One hundred years ago—in 1819—Laënnec1 published his epoch-making work on auscultation. He was then 38 years old, and seven years later he died from pulmonary tuberculosis. It has been said that he cared more for his proficiency in horseback riding than for his fame, and that he "was but a breath of air, and he thought himself a Hercules. He transposed the facts, and the vigor of his mind he placed in his muscles. Innocent failings, imperceptible blots, especially on the brilliancy of those great and exemplary lives so full of glory because they are useful."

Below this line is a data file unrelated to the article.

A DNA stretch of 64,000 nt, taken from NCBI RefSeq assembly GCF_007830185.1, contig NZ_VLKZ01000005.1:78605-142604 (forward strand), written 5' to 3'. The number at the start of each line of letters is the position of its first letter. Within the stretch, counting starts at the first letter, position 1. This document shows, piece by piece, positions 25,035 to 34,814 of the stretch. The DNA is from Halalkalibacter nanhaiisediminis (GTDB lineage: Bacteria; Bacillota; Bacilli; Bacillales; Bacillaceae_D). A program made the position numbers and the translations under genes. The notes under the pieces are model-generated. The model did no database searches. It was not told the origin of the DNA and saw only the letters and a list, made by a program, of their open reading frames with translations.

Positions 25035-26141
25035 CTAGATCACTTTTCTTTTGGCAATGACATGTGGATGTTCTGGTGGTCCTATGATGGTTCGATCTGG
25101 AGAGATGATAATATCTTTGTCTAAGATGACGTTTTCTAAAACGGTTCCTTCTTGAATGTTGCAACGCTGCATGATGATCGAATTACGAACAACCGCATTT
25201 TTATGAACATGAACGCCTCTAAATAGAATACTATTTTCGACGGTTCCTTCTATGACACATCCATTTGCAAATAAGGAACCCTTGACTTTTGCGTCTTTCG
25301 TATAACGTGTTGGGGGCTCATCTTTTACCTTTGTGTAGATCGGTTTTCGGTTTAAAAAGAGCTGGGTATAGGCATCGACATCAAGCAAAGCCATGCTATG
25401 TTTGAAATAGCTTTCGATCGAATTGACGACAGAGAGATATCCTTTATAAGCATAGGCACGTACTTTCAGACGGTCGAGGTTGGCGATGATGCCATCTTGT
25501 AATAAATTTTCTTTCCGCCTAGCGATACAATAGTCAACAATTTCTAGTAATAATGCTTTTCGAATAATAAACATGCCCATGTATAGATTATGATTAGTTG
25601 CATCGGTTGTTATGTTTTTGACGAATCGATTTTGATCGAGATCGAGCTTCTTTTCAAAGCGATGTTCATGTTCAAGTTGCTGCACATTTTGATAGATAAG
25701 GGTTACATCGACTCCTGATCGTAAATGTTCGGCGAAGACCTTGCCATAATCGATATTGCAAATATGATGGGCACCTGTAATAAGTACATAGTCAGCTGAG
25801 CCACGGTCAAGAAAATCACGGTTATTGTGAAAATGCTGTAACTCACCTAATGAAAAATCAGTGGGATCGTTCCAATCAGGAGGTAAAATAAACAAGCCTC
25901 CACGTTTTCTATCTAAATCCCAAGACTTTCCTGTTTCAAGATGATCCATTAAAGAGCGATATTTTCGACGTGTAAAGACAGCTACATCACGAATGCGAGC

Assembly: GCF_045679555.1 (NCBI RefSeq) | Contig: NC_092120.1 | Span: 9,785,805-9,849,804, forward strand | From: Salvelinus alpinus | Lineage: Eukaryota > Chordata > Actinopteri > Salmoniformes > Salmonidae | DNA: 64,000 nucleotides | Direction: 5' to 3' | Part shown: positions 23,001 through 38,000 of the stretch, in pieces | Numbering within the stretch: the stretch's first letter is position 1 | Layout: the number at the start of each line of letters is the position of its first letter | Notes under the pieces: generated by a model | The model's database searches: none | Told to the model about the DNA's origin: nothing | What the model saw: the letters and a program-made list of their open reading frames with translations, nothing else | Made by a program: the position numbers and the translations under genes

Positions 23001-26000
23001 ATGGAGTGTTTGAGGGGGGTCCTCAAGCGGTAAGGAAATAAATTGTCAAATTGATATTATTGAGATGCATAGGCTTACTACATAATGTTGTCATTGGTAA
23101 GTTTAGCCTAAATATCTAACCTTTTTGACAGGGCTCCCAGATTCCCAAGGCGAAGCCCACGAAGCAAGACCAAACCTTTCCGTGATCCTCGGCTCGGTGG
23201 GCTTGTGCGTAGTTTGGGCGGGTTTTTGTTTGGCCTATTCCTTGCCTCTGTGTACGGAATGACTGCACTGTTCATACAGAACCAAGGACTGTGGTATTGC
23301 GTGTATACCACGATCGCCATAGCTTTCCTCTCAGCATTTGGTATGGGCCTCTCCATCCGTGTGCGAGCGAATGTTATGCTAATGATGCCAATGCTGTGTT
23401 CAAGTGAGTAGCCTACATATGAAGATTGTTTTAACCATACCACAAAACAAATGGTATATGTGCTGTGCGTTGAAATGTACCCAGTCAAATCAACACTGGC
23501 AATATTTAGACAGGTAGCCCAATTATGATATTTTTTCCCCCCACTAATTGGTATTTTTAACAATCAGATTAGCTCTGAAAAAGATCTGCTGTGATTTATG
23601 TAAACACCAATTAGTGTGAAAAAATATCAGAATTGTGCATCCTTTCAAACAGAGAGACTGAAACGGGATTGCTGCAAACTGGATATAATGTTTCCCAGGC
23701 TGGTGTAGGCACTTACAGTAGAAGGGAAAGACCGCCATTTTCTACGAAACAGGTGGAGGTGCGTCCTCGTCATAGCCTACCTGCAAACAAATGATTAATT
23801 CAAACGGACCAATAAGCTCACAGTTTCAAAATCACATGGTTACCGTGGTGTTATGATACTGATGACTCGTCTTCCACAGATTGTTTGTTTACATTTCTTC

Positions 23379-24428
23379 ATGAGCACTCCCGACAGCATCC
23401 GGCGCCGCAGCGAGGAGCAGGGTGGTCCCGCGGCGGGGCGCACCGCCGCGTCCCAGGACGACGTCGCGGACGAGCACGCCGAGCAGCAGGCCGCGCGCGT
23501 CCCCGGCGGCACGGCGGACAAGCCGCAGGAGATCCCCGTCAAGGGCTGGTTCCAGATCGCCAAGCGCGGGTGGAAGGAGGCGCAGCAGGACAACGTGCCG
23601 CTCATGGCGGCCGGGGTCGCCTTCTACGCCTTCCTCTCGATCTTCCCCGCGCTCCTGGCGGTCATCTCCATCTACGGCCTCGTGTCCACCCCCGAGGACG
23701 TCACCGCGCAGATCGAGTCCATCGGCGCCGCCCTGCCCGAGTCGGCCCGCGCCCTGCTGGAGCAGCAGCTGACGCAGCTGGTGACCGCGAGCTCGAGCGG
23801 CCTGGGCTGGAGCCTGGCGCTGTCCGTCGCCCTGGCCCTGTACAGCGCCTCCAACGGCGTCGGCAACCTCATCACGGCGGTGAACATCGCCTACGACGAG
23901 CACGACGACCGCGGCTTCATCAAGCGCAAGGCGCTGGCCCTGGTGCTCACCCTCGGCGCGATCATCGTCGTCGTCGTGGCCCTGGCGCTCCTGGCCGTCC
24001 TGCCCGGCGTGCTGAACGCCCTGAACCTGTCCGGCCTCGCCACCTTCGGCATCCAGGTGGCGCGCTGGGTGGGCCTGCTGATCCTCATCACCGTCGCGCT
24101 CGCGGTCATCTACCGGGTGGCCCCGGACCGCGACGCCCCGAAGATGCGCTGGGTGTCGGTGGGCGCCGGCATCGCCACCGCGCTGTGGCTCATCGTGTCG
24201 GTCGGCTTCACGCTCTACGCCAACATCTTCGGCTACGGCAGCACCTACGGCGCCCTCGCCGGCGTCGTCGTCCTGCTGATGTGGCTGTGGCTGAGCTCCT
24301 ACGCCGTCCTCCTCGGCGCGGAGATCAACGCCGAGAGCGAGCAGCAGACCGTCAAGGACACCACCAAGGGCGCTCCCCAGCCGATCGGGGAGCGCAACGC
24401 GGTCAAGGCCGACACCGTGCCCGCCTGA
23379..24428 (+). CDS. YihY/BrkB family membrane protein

Whatever his thoughts, if any, in regard to his fame may have been, he had no doubt in his mind as to the value of auscultation, and when he had recovered somewhat from his first breakdown, he did not hesitate, in 1822, to return to Paris from his home in Brittany, and to